PSNI has 3,000 Troubles weapons – and they could be tested for DNA

Back in 1998 the RUC put on display some of the weapons it had recovered from terrorist hides. The PSNI now admits it has around 3,000 Troubles weapons in its possession
Back in 1998 the RUC put on display some of the weapons it had recovered from terrorist hides. The PSNI now admits it has around 3,000 Troubles weapons in its possession
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After prolonged investigations by the News Letter – in part dating back to 2006 – the PSNI has revealed that it has around 3,000 Troubles-related weapons which can potentially be tested for DNA evidence as part of legacy investigations.

The sheer volume of the weapons and the admission of continued viability of DNA testing on them prompted calls for a public inquiry, with some beleaguered campaigners having fought battles for decades for active investigations into the murder of their loved ones.

Kenny Donaldson, spokesman for Innocent Victims United, said: “The volume of weapons held by the PSNI is very substantial and many people will be surprised by the disclosure that around 3,000 weapons exist and are available as part of the legacy investigative process.”

In October then chief constable George Hamilton said that only 4% of outstanding Troubles murders could be solved because so many weapons had been decommissioned.

This prompted the News Letter to reopen the story of how the Forensic Service of NI (FSNI) had revealed in 2006 that it had “a container load” of Troubles weapons – and that it was confident of being able to exploit them forensically for prosecutions. A senior FSNI official made the boast to the Duke of York during a Royal visit to their headquarters in March 2006 which the News Letter attended.

The official said the technology then existed to allow them to test the weapons for DNA, screen out irrelevant DNA, and to tie the weapons to suspects via familial DNA links.

Since then the News Letter has persistently asked where the “container load of weapons” went and whether they were ever DNA tested.

Inquiries have seen a secretary of state quizzed face-to-face as well as the PSNI, Historical Enquiries Team and various other prominent politicians pressed for answers.

A criminal prosecution for the Omagh bomb fell through in 2007 due to concerns about relying on trace amounts of DNA.

However, since then other UK forces have confirmed FSNI’s 2006 boast that they had the ongoing viability to screen out irrelevant DNA and even to take DNA from sweat which has soaked inside guns.

The FSNI has confirmed to the News Letter this week that both these techniques are still technically viable to use in 2019 in the context of Troubles legacy. The PSNI has also confirmed that the 3000 weapons give potential DNA examination opportunities. Last year a 35-year-old man was convicted after police found his DNA on a 9mm pistol in Carrickfergus in 2017.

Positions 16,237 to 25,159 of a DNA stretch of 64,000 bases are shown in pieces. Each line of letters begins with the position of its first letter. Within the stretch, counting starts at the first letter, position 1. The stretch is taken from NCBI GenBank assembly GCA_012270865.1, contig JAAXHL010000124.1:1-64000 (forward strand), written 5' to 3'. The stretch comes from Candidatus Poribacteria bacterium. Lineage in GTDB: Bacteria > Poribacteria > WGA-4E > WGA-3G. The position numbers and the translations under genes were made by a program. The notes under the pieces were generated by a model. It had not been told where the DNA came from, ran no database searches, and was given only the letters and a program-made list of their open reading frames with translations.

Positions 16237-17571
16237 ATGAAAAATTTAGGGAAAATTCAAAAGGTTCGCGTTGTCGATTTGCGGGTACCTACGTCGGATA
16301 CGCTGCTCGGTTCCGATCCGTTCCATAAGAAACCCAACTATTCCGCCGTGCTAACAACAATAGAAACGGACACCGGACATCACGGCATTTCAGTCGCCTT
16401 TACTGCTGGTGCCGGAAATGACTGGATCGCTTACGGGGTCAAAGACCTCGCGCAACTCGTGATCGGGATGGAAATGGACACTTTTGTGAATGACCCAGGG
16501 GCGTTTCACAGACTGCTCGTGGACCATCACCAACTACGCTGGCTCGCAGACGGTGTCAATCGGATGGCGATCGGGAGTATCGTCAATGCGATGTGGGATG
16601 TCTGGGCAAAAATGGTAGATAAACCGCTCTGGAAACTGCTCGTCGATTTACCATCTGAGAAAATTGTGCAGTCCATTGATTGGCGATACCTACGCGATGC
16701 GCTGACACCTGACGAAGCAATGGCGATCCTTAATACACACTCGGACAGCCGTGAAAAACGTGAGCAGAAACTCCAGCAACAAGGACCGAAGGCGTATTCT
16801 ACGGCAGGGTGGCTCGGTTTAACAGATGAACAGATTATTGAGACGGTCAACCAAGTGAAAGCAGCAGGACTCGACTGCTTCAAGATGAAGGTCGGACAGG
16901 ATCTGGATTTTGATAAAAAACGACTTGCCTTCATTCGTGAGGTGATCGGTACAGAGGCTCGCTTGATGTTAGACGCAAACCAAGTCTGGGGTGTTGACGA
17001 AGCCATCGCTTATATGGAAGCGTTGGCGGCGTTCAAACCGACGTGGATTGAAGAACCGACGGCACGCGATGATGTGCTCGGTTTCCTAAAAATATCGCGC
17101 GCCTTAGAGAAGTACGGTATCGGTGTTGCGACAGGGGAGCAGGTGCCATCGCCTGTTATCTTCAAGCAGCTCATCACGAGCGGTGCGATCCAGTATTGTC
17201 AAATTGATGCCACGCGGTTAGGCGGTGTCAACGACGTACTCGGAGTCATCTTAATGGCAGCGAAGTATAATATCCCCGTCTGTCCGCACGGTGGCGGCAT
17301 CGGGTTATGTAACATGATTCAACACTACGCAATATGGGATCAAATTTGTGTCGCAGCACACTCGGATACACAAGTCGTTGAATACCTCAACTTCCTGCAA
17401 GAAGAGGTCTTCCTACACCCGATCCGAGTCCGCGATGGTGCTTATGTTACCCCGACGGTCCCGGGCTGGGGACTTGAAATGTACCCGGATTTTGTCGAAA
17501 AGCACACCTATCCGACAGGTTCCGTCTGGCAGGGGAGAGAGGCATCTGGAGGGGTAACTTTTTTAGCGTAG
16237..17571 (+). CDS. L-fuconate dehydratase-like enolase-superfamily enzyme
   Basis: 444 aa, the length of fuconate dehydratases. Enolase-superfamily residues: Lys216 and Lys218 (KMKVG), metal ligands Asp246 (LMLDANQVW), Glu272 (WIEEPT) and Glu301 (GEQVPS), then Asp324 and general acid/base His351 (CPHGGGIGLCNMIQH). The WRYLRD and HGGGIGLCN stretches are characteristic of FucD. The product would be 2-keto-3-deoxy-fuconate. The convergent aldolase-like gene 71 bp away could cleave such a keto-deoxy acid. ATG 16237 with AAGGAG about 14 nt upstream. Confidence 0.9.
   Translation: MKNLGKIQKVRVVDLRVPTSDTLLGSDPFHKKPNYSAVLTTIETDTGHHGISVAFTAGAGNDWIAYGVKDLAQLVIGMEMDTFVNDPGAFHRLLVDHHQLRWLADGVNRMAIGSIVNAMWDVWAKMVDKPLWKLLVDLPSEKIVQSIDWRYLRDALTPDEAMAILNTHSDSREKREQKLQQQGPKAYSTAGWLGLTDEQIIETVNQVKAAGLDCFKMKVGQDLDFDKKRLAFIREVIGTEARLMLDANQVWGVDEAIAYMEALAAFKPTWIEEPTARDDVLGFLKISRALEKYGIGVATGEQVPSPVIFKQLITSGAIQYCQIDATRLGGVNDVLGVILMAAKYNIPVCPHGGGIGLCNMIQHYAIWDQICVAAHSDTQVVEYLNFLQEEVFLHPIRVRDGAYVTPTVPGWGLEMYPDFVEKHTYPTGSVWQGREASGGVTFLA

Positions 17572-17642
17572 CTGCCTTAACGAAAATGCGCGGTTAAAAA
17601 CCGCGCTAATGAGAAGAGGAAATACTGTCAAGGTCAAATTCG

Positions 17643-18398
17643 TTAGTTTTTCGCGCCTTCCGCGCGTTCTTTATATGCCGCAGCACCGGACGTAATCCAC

The admissions from FSNI and the PSNI came as the News Letter was about to publish a story highlighting that the FSNI had been unable to give any detail under the Freedom of Information Act on the volume or type of weapons it held during its Royal presentation in 2006.

UUP MLA Doug Beattie asked if DNA tests on the weapons might link them to politicians. “However politically inconvenient such an outcome might be, that is no excuse for not carrying these tests out,” he added.

IVU spokesman Mr Dondaldson said the news raises many new questions.

“The volume of weapons held by the PSNI is very substantial and many people will be surprised by the disclosure that around 3,000 weapons exist and are available as part of the legacy investigative process,” he said.

“Many will also question the previously bleak outlook painted by DOJ and the PSNI concerning future prosecutions given the clear ability to DNA test these weapons”.

Calling for a public inquiry, he asked if government has sought to “subvert the criminal justice system for reasons of political expediency?”.

In October ACC George Clarke flatly denied there was ever a “container load of weapons” and would only go so far as to confirm that the PSNI held “some” guns.

“There is no container full of weapons held by FSNI nor was there such a container in 2006,” he said. “FSNI did have in their possession at that time, for storage purposes only, some weapons which had been seized by PSNI over a number of years.”

But Mr Clarke told the News Letter last night that, in fact, police hold 3,000 relevant weapons.

One source in the victims sector responded: “3,000 weapons would constitute a substantial container load.”

Mr Clarke said that the PSNI Legacy Investigations Branch has over 1,100 investigations which relate to over 1,400 deaths during the Troubles. “These cases are reviewed in accordance with our case sequencing model,” he said.

“As each of these cases is reviewed, professional advice is obtained as to any current forensic opportunities which might exist using contemporary scientific methods in addition to any previous testing carried out. This includes the potential for DNA examination of related exhibits, which would include weapons connected to the investigation, for example by ballistic evidence.

“As was confirmed in our statement last year, the weapons held by FSNI in 2006, are now held by the PSNI and are available for examination in course of LIB enquiries. PSNI hold around 3,000 weapons. When recovered these weapons would have been tested to the standards of the time; as cases are reviewed the application of today’s scientific techniques is considered.”